Similar information has not been unknown. In a 2017 interview with the Library of Congress, Charlie Harmon, Bernstein’s personal assistant from 1982 to 1986, describes the first time he met Leonard Bernstein: “I thought, ‘Who was this derelict, this decrepit geriatric, who was drunk and hadn’t slept?’ I thought he was completely nuts.”

But there are also good stories of those years told by Harmon and many others, which Cooper’s Maestro leaves unacknowledged.

One of the first things Harmon learned was that Bernstein set aside time every Friday evening, the beginning of the Jewish Sabbath, to call his mother. “It didn’t matter where we were or what was going on,” Harmon noted.

In 1985, Leonard Bernstein conducted his Symphony No. 3 “Kaddish,” which refers to the Jewish prayer for the dead, at the Hiroshima Peace Ceremony in Japan. His eyes wet with tears as he lowered his baton.

Nothing less than extraordinary was his founding of the Schleswig-Holstein Festival Orchestra in Germany in 1987. Still in existence, the orchestra is made up of young musicians under the age of 27 who audition in 35 cities around the world.

One of the most moving things I’ve ever seen is a video of Bernstein’s master class with the Festival Orchestra working on Stravinsky’s “The Rite of Spring.” Although he didn’t look well, Leonard Bernstein is still the lion in winter. He roars. He cajoles. He teaches. “You’re a dinosaur.” “You’re too well mannered.” “It’s spring and you want to kiss the ground.” And he loves. “I knew you could do it. I knew it all the time.”

The maestro conducted until two months before his death in 1990. His last concert was at Tanglewood Music Center in Massachusetts, where his career as a conductor began.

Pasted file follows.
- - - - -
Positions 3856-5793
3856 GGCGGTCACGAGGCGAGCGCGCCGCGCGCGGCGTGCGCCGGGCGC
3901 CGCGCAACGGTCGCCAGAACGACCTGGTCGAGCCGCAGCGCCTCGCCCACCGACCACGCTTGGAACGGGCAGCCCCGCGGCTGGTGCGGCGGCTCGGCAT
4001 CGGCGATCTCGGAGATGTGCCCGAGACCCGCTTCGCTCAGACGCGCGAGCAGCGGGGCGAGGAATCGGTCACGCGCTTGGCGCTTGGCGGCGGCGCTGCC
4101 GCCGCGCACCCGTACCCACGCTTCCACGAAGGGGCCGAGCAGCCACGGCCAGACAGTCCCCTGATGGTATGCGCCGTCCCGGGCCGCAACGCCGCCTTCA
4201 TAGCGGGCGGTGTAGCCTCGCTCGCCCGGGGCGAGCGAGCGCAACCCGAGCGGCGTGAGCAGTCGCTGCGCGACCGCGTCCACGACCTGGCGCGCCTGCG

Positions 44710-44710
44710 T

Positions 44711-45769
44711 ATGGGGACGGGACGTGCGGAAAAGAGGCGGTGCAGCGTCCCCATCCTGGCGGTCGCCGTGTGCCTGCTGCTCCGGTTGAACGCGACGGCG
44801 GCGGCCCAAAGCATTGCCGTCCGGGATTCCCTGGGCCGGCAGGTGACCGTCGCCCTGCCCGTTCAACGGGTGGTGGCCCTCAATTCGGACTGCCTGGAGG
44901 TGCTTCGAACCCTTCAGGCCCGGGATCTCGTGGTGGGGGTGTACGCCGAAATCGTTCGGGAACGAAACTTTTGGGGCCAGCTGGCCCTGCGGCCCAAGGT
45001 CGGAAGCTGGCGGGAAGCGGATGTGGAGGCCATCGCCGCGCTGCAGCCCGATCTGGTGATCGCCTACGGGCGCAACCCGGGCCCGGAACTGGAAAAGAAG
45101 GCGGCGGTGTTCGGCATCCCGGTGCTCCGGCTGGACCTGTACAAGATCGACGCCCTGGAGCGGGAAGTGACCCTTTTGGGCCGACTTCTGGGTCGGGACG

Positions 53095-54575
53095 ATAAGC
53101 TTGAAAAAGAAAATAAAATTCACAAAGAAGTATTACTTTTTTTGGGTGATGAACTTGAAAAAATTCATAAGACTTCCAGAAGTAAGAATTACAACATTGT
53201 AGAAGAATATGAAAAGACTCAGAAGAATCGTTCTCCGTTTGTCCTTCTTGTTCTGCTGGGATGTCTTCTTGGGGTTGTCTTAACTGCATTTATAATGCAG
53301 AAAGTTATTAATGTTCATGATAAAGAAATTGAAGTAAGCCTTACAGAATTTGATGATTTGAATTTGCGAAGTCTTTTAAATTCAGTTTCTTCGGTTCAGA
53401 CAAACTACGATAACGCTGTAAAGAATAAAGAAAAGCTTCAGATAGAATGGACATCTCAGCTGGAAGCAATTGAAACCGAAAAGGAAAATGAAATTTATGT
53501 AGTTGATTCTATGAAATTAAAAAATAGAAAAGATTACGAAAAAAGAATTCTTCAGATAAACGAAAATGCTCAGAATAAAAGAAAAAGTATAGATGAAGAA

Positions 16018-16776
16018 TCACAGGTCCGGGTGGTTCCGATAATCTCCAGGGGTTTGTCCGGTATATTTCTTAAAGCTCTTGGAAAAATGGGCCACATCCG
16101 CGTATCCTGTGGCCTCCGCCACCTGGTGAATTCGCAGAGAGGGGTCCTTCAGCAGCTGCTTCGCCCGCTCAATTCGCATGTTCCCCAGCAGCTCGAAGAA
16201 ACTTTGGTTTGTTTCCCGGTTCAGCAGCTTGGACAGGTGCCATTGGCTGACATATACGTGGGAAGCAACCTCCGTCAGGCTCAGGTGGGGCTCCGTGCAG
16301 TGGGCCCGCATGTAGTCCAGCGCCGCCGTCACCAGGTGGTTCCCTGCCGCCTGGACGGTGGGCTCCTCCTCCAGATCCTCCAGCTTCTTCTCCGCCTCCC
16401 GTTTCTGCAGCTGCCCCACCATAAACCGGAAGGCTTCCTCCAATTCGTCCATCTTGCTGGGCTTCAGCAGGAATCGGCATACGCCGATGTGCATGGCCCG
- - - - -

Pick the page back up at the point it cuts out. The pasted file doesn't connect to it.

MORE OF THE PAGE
Jamie Bernstein giving presentation_Jeff Grass Photography (Photo by Jeff Grass Photography)
Jamie Bernstein giving presentation at Houston Chamber Choir “Maestro” preview (Photo by Jeff Grass Photography)

Carey Mulligan dazzles as Felicia Bernstein in Cooper’s movie. We admire her discretion, beauty, elegance and devotion to her husband. She is captivating and the screen is hers.

Our hearts go out to the virtually abandoned wife who gave up her career to love a famous man. “It was my own arrogance,” Mulligan as Felicia says. “To think I could survive on what he has to give.”

The more the camera closes in on her anguish (director Cooper shines here too), the more we fall in love with her. She is brilliant as the camera lingers on her face when Leonard Bernstein reaches for the man next to him at a concert, or when she is close to death from cancer and Lenny has returned home to care for her. He enfolds her in his arms on the bed, and her face shows a whole kaleidoscope of emotions — among them regret and love.

Jamie Bernstein told the crowd at the Houston premiere of Maestro that her mother was “subtle” and “nuanced.” Having watched the movie, I’d add enigmatic to the list of adjectives. Nothing is simple in this story.

Maestro” is streaming on Netflix. You can learn more about the Houston Chamber Choir here.